The right to grant autocephaly is nowadays a contested issue, the main opponents in the dispute being the Ecumenical Patriarchate, which claims this right as its prerogative, and the Russian Orthodox Church (the Moscow Patriarchate), which insists that an already established autocephaly has the right to grant independence to a part thereof. Thus, the Orthodox Church in America was granted autocephaly by the Moscow Patriarchate in 1970, but this new status was not recognized by most patriarchates. In the modern era the issue of autocephaly has been closely linked to the issue of self-determination and political independence of a nation, or a country; self-proclamation of autocephaly was normally followed by a long period of non-recognition and schism with the mother church.
Modern-era historical precedents
Following the establishment of an independent Greece in 1832, the Greek government in 1833 unilaterally proclaimed the Orthodox church in the kingdom (until then within the jurisdiction of the Ecumenical Patriarchate) to be autocephalous. It was not until June 1850 that the Mother Church, under the Patriarch Anthimus IV, recognized this status.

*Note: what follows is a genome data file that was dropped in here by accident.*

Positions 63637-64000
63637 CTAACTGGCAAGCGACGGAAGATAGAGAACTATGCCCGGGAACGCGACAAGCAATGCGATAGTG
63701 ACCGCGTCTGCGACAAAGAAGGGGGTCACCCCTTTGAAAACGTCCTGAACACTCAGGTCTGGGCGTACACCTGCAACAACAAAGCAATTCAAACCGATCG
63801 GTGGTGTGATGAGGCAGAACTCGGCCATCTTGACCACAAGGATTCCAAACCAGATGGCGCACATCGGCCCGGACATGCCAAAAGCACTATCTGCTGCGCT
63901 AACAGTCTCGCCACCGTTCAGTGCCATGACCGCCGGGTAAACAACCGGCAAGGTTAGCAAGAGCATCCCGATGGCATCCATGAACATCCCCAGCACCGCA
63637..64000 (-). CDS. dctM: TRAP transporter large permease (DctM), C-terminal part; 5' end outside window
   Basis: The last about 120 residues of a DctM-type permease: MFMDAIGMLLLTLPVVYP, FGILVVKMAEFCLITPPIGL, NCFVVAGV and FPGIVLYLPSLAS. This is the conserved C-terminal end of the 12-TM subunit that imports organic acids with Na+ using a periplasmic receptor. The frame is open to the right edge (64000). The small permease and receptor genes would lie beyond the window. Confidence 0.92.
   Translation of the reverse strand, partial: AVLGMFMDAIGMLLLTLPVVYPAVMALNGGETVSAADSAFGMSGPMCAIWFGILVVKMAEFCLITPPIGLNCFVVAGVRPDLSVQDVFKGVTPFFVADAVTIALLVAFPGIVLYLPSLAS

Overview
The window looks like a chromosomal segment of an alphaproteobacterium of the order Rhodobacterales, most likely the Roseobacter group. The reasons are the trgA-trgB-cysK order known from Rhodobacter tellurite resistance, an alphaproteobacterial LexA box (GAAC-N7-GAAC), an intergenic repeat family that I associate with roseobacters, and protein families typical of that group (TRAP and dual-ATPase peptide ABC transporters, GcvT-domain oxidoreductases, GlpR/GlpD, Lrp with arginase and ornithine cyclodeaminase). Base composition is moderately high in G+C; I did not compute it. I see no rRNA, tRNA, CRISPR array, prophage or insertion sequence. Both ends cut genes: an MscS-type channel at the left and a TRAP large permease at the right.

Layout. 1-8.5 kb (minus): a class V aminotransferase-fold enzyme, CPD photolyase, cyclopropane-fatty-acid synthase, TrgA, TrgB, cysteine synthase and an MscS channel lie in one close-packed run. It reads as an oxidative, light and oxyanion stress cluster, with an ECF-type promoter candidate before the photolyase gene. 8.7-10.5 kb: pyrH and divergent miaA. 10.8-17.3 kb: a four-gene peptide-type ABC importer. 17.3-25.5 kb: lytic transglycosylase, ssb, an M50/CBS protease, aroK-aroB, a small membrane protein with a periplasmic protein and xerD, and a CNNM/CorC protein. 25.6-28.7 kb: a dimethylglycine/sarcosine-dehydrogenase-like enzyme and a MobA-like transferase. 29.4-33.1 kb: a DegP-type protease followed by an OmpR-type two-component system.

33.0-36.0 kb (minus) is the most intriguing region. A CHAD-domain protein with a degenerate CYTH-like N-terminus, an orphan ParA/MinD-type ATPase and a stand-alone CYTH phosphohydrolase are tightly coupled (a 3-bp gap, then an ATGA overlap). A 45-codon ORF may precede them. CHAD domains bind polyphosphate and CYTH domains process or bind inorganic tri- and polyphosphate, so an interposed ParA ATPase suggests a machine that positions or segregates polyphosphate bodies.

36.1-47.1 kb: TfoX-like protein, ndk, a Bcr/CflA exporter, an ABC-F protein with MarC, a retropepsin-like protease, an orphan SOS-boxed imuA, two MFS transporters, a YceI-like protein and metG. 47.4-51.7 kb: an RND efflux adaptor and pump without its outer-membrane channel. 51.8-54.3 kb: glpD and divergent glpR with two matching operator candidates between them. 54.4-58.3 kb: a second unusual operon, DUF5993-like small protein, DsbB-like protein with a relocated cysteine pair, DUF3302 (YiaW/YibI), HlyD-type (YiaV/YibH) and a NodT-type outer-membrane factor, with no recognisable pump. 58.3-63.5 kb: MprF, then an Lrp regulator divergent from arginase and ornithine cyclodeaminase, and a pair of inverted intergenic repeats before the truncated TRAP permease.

One step short of autocephaly is autonomy. A church that is autonomous has its highest-ranking bishop, such as an archbishop or metropolitan, approved (or ordained) by the primate of the mother church, but is self-governing in all other respects. The modern Russian Orthodox Church (the Moscow patriarchate) also has the so called "self-governing churches", such as the Ukrainian Orthodox Church (Moscow Patriarchate), in addition to churches that it refers to as "autonomous" such as the Japanese Orthodox Church, which until 2011 were not regarded as constituent part of the Moscow Patriarchate.
Kephale (κεφαλή) means "head" in Greek, whereas nomos (νόμος) means "law"; hence, autocephalous(αὐτοκέφαλος) denotes self-headed, or a head unto itself, and autonomous denotes "self-legislated".
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